Mata and Grifone

  Sicily is famous for its ceramics, designed in the classic Maiolica glazed style with delicate baroque patterns. The most original pieces and those who stimulate the most interest from visitors are the Moorish head designs, which consist of pairs of pots, cups or jars which depict a fair-skinned woman and a man with distinctly…

The Fertility of Sicily

An old Sicilian mantra says in Sicily there are only good or bad seasons. In a place of few subtleties, there is only the bountiful or frugal and little in between. Sicilians are born out of their land and are shaped by the seasons the landscape creates. A Siciliano will hibernate in winter and interact…

Leonforte

Goethe once said to have seen Italy without having seen Sicily is not to have seen Italy, for Sicily is the clue to everything. But to understand Sicily, you need to go to its geographical centre because the key to the island's identity is there. The province of Enna is known as the belly button…

A lifetime of Sundays

  My Sicilian grandparents have passed away, and their absence from my life has left me with a great sense of emptiness. Their stories and their Sicily is a comfort to me as my family’s connection to the island is vital and goes back many generations.  I married a Sicilian, a distant cousin in a…

Living a Sicilian life

I’m not sure how it happened, but it was a gradual transformation. I didn’t even notice it. After many years of living in Sicily, I have become accustomed to its rhythm, to small-town living, and at times it infuriates me, yet I find I have achieved a certain comfort with life on the island. I…

Arriving in Sicily

The arrival (Catania, August 2002) Arriving at Catania airport, my husband and I are hit by the blistering heat of August in Sicily. We are two sweaty zombies after an eighteen-hour flight from Perth, Western Australia to Rome, followed by another hour from Rome to Catania. It is hotter than hell. Our clothes are wet…

Moving towards Sicily

The Sicily of today is very different from the one my grandparents left behind; it has gone through a tremendous economic boom which saw it move from an agricultural-based economy to one based on industry, all in one generation. People in contemporary Sicily live as well as anyone else and barely recall the hardships of…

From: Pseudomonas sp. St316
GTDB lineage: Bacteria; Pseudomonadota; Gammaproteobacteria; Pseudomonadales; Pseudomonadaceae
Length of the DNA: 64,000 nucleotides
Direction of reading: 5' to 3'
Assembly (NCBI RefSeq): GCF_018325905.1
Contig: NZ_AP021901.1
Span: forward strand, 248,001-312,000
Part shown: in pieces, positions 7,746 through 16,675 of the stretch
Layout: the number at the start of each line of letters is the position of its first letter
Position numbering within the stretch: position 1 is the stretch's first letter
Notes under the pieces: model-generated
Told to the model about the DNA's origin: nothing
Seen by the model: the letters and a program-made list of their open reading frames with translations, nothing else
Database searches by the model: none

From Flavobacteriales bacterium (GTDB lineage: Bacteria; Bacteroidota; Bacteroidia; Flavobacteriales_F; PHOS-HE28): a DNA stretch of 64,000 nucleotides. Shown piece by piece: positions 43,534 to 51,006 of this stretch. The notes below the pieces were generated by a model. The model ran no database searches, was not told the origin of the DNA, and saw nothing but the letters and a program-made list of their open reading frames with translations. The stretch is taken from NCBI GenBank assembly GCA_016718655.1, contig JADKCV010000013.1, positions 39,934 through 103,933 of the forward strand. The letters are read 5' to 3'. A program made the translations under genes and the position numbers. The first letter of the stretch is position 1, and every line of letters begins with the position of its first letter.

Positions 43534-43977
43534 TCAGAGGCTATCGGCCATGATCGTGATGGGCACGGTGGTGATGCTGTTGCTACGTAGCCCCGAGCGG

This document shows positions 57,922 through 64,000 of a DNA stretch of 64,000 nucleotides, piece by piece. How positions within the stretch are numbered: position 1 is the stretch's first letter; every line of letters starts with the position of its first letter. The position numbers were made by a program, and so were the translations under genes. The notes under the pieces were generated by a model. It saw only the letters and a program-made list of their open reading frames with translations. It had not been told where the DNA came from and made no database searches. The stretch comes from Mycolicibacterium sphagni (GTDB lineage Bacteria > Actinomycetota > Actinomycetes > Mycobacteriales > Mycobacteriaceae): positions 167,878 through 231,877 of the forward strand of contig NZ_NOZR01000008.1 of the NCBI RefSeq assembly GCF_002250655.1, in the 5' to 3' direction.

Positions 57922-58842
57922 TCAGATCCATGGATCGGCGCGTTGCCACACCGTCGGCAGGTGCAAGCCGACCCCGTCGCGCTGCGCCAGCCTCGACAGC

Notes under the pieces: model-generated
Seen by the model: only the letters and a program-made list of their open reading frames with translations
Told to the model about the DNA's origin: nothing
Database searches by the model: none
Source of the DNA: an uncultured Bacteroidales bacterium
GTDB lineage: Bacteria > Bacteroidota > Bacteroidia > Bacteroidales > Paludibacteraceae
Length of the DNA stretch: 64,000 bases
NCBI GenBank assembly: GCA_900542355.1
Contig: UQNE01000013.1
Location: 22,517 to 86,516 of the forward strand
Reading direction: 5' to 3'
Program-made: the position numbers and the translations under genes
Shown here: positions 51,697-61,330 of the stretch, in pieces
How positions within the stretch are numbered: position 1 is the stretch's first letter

Immigration in their blood

My Grandparent’s generation in the 1950s wasn’t the first to have left the island; the inhabitants of this region have immigration in their blood. Sicily’s ancestry comprises generations of colonising Greeks, from conquering Romans, to tyrannical Normans, cosmopolitan Arabs and imperial Bourbons. Sicily’s timeline is made up of a long succession of dominations, thirteen different…

A humble olive harvest

There is something humbling about participating in a traditional olive harvest. Every couple of years, I get to help my husband, and his family gather olives to make oil for our own family. Everyone loves the taste of good high-quality oil, and I refuse to do without it. I grew up eating olives, and I’m…

Saint Leo’s Festival day at Sinagra

Today Sinagra celebrates its Patron Saint Leone Bishop of Catania, born at Ravenna during medieval times. He was famous for his compassion and works of charity for the poor. But above all St Leo was a conqueror of false religions and idolatry. In his sermon at Sinagra today, the Catholic Bishop of Patti Guglielmo Giombanco…

For the love of Sicilian markets

It’s no secret I’m a fan of open-air markets. I love trawling through every stand exploring what I can find. My blog is filled with photos of African wood carvings, crafty jewellery and fun discoveries, endless market randomness and textures. I enjoy the colours and the unexpected. A Sicilian market contains everything from fresh produce,…

Springtime postcards from Sicily

I've been spending my Easter break here in Sicily with friends and family trying to find a spark of energy to keep me going after a particularly devastating start to the year. I'm slowly getting back into things, trying to find a new routine. Easter for me was about day trips to the Nebrodi Mountains…

The Giudei of San Fratello: part 2

During the Giudei's procession, I am introduced to a local academic and former mayor of San Fratello, Professor Salvatore Mangione. He offers me a drink at a small bar, together with other acquaintances. This gives me a chance to get off the crowded street and out of the confusion. I stand at the bar for…

The Giudei of San Fratello: part 1

San Fratello is perched high up in the rambling Sicilian highlands, nesting itself in the crown of the Nebrodi Mountains, which run along the Tyrrhenian coast towards Palermo. The road on the way to the town negotiates its way through the mountains like an elaborate obstacle course; every car is climbing up navigates hairpin curves…

Rebuilding Messina

  The most powerful recorded earthquake to hit Europe struck Messina at about 5:20 AM local time. Its epicentre was under the Strait of Messina, which separates the island of Sicily from the province of Calabria, the “toe” of Italy’s geographical “boot.” The main shock lasted for more than 20 seconds, and its magnitude reached 7.5 on the Richter scale. Ten minutes…